Refined bread is the bread that has had the bran and germ removed from the grain. These two parts of the grain are the most nutritious and are able to provide the best benefits to the body.Continue Reading
Grains that have been refined are often only made of the endosperm. This part of the grain carries nearly no nutritional value, although it is extremely high in carbohydrates. Since it provides little nutritional value, iron and vitamin B are sometimes added back to the refined grain. Grains that have had these important nutrients added back to them are referred to as enriched grains. A popular example of an enriched grain is enriched white flour.
A person that eats a diet high in refined grains is more at risk for type 2 diabetes. These grains can also contribute to higher instances of cardiovascular disease and high blood pressure. People who eat a lot of refined grains are more likely to overeat and become obese. A diet that is high in nutritious whole grains, grains that have not had the bran and germ removed from them, will be at a lower risk for many diseases. People who switch from refined grains to whole grains may be able to improve arthritis symptoms.Learn more about Bread
A good raisin bran muffin recipe is Martha Stewart's raisin bran muffins, which calls for raisin bran cereal, whole-wheat flour and dark-brown sugar. Betty Crocker also provides a good recipe that uses buttermilk and extra raisins along with raisin bran cereal.Full Answer >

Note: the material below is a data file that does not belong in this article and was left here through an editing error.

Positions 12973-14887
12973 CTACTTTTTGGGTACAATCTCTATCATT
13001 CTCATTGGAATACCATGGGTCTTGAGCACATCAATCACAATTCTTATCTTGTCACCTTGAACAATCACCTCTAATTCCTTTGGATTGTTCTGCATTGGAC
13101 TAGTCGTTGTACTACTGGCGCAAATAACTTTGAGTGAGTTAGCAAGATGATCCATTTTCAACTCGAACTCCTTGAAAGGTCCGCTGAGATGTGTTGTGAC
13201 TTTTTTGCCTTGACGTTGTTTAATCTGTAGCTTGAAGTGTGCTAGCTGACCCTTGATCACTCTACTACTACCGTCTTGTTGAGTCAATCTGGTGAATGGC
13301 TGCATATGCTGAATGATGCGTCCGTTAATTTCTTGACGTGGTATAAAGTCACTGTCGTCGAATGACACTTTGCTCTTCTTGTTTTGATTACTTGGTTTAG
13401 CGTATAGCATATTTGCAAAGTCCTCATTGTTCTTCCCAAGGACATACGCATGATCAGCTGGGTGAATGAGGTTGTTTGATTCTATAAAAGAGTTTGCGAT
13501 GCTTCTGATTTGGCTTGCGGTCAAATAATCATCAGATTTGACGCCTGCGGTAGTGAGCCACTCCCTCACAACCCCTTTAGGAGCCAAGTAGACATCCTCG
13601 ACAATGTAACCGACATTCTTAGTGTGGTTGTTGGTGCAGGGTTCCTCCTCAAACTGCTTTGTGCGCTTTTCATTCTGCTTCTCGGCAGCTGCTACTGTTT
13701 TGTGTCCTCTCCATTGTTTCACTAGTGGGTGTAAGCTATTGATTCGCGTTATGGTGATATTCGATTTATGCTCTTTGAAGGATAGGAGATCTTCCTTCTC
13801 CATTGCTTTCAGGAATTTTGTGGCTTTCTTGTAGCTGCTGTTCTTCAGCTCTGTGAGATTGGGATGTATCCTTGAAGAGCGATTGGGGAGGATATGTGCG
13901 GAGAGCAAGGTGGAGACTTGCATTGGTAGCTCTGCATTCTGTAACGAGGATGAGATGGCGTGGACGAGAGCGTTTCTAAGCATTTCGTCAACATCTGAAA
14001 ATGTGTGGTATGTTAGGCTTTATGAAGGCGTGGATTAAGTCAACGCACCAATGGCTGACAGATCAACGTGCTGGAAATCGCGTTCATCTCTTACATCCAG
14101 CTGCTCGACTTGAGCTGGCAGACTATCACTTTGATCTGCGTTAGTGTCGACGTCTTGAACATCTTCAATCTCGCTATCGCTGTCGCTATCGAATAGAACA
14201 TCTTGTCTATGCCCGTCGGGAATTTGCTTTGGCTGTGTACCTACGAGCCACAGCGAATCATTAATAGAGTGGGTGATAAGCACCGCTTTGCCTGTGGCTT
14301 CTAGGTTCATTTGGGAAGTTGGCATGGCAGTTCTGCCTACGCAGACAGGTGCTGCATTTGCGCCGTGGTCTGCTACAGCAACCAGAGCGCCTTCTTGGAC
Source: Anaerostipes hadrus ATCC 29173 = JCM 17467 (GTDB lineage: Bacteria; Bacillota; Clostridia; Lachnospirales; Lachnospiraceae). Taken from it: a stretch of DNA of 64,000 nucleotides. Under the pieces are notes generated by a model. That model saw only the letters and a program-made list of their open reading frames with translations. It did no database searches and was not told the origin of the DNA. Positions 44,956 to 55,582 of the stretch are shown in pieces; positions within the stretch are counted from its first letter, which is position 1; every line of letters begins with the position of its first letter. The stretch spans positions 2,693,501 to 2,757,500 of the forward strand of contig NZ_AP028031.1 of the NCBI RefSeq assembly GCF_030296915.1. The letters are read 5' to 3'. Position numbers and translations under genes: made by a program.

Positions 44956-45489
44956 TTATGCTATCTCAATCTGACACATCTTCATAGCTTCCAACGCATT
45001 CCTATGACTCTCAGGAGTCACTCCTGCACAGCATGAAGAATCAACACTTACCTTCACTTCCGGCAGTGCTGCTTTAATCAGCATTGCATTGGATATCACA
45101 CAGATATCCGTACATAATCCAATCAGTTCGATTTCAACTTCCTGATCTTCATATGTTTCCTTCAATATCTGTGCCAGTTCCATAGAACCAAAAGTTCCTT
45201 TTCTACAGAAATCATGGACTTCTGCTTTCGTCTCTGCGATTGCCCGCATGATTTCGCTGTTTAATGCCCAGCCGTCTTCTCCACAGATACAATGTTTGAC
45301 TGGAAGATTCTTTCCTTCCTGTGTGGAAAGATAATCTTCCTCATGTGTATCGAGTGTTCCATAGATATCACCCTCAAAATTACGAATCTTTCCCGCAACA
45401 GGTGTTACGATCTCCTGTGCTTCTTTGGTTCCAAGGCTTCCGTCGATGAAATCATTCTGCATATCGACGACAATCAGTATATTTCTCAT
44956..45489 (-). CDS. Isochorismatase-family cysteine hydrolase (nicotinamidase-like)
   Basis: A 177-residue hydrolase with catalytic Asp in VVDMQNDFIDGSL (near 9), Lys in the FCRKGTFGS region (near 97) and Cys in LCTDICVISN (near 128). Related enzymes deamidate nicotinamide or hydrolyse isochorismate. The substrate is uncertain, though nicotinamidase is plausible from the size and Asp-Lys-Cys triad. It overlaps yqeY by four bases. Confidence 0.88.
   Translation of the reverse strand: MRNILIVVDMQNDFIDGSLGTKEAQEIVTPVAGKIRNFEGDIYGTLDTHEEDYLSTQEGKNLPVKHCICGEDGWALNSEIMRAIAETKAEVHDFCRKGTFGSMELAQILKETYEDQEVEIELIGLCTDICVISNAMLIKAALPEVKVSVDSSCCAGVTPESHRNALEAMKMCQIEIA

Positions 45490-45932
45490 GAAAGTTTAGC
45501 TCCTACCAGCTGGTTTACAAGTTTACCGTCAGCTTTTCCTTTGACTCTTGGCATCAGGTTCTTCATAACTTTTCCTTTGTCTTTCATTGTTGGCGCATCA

Milk Bone dog biscuits are made from wheat flour, bran, meat bone meal and beef fat. They also contain milk and added vitamins and minerals. The original name of the treat came from the high percentage of milk products in the original recipe.Full Answer >
Sprouted bread is bread made from grains that have been soaked in water and allowed to grow a sprout before being ground up and turned into flour. This bread not only uses the whole grain, but has the added benefit of being easier to digest by many people.Full Answer >
To bake bread in a can, start with a clean, rust-free can without a label. Grease the inside of the can thoroughly with vegetable shortening to prevent sticking, and place the can upright on a cookie sheet. Fill the can with dough. For heavy, yeast-free breads, fill the can 3/4 full with dough. Fill cans 1/3 full of yeast dough to allow room for the bread to rise. Start checking for doneness 10 minutes before the recipe's suggested cooking time.Full Answer >